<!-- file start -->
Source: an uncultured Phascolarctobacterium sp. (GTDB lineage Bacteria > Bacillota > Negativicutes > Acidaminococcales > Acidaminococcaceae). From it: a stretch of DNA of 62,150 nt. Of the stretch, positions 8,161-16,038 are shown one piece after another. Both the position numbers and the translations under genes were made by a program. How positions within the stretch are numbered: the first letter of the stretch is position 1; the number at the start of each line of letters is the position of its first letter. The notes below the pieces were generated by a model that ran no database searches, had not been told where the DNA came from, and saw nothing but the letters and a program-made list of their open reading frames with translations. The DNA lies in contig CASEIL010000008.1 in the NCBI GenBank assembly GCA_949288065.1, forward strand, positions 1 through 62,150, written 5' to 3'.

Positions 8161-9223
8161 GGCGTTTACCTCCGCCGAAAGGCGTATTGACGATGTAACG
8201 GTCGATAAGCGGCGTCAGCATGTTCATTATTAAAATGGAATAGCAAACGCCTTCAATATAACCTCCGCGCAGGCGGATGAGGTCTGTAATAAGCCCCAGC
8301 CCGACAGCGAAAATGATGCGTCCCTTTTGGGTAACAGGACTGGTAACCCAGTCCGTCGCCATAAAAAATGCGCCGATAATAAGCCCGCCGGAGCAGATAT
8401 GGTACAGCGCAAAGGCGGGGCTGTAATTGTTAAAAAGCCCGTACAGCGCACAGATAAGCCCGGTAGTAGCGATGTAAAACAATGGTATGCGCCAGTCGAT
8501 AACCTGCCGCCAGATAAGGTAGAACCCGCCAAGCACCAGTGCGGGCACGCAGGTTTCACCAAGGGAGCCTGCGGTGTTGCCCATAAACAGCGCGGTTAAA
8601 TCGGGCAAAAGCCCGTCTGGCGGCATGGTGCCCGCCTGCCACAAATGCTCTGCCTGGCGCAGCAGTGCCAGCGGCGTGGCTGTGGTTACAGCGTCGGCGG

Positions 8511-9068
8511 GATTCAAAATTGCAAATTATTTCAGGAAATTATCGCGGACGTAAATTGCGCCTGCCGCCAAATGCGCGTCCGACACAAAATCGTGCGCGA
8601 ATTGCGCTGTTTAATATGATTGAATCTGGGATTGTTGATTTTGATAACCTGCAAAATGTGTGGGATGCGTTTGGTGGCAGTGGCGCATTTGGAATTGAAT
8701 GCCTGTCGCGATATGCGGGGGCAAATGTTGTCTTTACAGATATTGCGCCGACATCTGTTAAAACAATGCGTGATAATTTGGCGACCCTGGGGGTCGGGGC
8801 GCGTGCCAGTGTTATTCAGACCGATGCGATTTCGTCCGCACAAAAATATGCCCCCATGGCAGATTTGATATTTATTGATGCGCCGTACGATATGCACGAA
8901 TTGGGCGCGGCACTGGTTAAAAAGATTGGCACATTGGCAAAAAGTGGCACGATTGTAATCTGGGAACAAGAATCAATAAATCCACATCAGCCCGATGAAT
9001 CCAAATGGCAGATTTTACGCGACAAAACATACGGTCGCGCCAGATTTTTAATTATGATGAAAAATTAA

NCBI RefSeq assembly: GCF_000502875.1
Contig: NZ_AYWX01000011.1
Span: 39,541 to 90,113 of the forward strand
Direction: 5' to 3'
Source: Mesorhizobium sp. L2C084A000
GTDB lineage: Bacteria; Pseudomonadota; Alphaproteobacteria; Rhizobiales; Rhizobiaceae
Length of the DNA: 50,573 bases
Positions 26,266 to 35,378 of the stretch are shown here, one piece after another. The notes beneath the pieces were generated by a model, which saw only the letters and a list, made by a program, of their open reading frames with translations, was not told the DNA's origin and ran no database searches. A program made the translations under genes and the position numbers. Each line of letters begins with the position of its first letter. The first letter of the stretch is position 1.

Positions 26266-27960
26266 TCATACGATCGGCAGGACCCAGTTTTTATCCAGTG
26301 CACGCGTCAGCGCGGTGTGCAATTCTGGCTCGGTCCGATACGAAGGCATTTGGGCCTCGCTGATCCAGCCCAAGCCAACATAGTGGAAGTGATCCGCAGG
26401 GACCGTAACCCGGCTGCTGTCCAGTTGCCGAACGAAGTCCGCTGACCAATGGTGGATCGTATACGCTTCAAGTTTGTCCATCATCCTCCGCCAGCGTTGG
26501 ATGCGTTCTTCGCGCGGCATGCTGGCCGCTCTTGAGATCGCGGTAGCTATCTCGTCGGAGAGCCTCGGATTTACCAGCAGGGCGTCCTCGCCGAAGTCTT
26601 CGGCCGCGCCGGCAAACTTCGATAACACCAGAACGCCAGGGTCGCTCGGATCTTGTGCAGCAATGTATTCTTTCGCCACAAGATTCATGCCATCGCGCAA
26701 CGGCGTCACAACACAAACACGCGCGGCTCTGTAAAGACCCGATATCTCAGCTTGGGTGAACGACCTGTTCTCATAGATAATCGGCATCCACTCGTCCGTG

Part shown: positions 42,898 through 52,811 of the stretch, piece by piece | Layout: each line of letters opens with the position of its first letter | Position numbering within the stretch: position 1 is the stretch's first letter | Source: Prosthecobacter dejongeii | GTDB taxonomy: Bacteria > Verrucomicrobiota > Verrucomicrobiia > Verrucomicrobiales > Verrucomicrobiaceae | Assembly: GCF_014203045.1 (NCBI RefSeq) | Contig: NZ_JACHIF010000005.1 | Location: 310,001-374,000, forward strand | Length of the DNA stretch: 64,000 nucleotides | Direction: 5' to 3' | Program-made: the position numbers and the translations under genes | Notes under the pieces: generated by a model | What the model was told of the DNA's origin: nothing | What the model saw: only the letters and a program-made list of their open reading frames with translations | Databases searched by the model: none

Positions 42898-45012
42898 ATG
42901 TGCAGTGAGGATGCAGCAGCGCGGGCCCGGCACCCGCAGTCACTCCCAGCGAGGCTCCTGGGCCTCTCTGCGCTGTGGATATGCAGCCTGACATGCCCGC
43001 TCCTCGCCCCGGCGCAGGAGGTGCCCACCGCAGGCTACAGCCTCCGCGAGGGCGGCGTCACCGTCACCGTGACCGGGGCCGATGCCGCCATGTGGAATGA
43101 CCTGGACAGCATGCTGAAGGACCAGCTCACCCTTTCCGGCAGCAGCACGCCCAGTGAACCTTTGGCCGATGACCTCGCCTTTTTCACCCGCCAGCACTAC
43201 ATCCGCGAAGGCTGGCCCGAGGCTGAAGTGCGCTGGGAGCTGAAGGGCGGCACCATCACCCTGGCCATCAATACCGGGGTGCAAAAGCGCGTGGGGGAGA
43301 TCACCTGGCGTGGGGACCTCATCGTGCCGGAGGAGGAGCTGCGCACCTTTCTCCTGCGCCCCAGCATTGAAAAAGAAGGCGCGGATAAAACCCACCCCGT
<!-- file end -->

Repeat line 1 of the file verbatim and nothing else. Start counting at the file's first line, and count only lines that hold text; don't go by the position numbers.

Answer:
Source: an uncultured Phascolarctobacterium sp. (GTDB lineage Bacteria > Bacillota > Negativicutes > Acidaminococcales > Acidaminococcaceae). From it: a stretch of DNA of 62,150 nt. Of the stretch, positions 8,161-16,038 are shown one piece after another. Both the position numbers and the translations under genes were made by a program. How positions within the stretch are numbered: the first letter of the stretch is position 1; the number at the start of each line of letters is the position of its first letter. The notes below the pieces were generated by a model that ran no database searches, had not been told where the DNA came from, and saw nothing but the letters and a program-made list of their open reading frames with translations. The DNA lies in contig CASEIL010000008.1 in the NCBI GenBank assembly GCA_949288065.1, forward strand, positions 1 through 62,150, written 5' to 3'.